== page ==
Health Matters: Men’s Health: A Guide for Those Who Don’t Go to the Doctor

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Ignorance and denial are both powerful, but they don’t work when it comes to your health. June is Men’s Health Month, so I thought I’d do a head-to-toe review of symptoms that warrant a medical appointment.

Let’s start at the top with headaches. If you get headaches from time to time, you’re probably fine. If your headaches wake you up in the night or come on during orgasm, it’s time to make an appointment with your medical provider to rule out some potentially serious health problems.

Moving to your eyes, as we age our eyesight usually worsens. However, if you notice that your peripheral vision is getting worse (tunnel vision) or if your eyes are noticeably worse over the course of only a few months, consider seeing your eye doctor. Cataracts, glaucoma, and macular degeneration are all treatable—but once sight is lost it can be impossible to regain.

Another function that declines with age is your ability to hear. What you may not know is that untreated hearing loss can lead to a decline in cognitive function. Without plenty of stimulation, the brain doesn’t stay as sharp, and sound is an important type of stimulation.

As we follow food into and through your body, let’s start with your mouth. If you have mouth sores that do not clear up within weeks, seek treatment. If you are hoarse for more than a month, seek treatment. If you have persistent or worsening acid reflux or any trouble swallowing, seek treatment. If you regularly have heartburn or indigestion between meals, seek treatment. You may notice a pattern here: when you have symptoms that do not go away or that get progressively worse, you should seek medical treatment.

If you are usually constipated or often have diarrhea, a medical provider can help you adjust your diet and activity to relieve your discomfort—or diagnose a bigger underlying problem that requires more intervention. If you are 45 or older, it’s time to schedule a colonoscopy. (It used to be age 50, but the guidelines just changed.) Sometimes it’s hard to tell what is causing your discomfort. If you have dull pain in your abdomen and your skin is looking a little yellow, you may have liver trouble. If you have abdominal pain with meals, your gall bladder may be acting up.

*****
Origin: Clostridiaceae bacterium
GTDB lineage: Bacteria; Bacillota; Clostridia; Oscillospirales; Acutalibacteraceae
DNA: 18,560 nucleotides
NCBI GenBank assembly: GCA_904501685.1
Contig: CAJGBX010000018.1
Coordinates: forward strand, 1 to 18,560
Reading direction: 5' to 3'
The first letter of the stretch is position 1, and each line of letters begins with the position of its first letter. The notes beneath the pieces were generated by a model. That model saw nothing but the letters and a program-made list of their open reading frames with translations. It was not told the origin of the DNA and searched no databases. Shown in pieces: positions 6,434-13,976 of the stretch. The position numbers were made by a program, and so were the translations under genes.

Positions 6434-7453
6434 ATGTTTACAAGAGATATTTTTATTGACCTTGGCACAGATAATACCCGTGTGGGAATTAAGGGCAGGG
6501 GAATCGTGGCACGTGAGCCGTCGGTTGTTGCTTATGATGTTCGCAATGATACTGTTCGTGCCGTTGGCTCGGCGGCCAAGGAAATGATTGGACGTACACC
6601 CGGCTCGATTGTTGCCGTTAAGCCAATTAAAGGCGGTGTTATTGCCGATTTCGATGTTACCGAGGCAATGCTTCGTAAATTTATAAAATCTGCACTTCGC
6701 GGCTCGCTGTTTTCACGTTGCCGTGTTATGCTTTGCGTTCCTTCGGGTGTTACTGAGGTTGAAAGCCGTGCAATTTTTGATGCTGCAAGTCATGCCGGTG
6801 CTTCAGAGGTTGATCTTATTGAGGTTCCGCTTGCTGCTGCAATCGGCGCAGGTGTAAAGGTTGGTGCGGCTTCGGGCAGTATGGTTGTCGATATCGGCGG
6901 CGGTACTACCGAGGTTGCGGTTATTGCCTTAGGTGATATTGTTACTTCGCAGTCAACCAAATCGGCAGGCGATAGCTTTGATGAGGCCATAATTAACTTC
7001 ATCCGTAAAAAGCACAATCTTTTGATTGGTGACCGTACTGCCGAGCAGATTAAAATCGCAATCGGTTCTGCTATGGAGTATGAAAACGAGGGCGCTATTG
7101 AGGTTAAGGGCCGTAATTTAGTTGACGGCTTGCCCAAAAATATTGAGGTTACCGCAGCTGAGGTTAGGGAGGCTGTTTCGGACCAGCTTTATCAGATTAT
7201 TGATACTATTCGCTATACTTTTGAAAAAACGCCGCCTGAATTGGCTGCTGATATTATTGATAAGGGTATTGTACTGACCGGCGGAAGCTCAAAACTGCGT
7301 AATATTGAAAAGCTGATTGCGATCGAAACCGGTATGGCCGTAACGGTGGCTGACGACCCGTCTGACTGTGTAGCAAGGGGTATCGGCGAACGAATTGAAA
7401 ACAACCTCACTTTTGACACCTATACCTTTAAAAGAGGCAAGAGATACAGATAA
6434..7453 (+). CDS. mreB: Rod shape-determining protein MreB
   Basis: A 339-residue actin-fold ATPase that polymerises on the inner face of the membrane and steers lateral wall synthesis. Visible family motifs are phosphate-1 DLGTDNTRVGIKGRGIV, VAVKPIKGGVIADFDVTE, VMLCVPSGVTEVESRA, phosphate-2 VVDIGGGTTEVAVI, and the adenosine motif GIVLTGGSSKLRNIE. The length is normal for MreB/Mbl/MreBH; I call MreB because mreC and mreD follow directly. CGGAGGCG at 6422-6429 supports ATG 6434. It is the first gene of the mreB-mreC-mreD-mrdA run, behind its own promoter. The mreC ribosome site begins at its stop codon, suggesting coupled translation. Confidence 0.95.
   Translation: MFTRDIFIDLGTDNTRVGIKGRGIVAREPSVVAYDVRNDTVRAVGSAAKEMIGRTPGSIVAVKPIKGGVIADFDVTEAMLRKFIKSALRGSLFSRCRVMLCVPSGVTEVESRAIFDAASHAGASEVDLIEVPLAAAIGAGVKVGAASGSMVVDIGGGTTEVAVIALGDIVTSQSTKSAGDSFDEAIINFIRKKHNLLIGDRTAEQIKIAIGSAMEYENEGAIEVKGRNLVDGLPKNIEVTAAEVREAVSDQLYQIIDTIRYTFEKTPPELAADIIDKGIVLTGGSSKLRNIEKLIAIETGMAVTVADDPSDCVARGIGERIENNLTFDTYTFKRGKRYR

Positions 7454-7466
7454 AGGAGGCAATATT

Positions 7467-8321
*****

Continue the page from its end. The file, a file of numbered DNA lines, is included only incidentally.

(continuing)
If you have blood in your urine, your kidneys may not be functioning properly. If you find it hard to urinate or must get up several times a night to urinate, your prostate may be enlarged. If you have the combination of frequent urination, excessive thirst, and unexplained weight loss, you may have diabetes. In younger men, if you have painless lumps in your testes, definitely seek treatment because that is a potential symptom of testicular cancer.

Moving back up into the body, let’s talk about the heart and lungs. If you feel tightness or pain in your chest with exertion, do not assume it is gas. If your heart periodically skips a beat or races for more than a few seconds, check it out. If you notice that you suddenly can’t make it up a flight of stairs without feeling short of breath or if your ability to breath is getting progressively worse, seek treatment.

And how about your body’s largest organ, your skin? If you have moles with any of the following attributes, call your dermatologist: asymmetric, changing in color or size, elevated, irritating or have ragged borders. If you have a persistent rash or sores that won’t heal, get them checked out.

Finally, if you have pain, swelling, or tingling in your joints or extremities, schedule an appointment with your medical provider.  

Clearly this is not an exhaustive list of symptoms that should send you to the doctor, but it’s a good start. It’s truly amazing how often I see patients suffering with treatable diseases. Modern medicine offers so many wonderful ways to help people maintain function and comfort. If you’re not willing to come in a for an annual physical, at least come in when your body starts ringing the alarm bells. And don’t put it off; most treatments are a lot simpler and more effective in the early stages of the disease process.

 

Dr. Jerry Douglas is the Chief Medical Officer at MCHC Health Centers—a community-based and patient-directed organization that serves Mendocino and Lake Counties, providing comprehensive primary healthcare services as well as supportive services such as education and translation that promote access to healthcare. Learn more at mchcinc.org.

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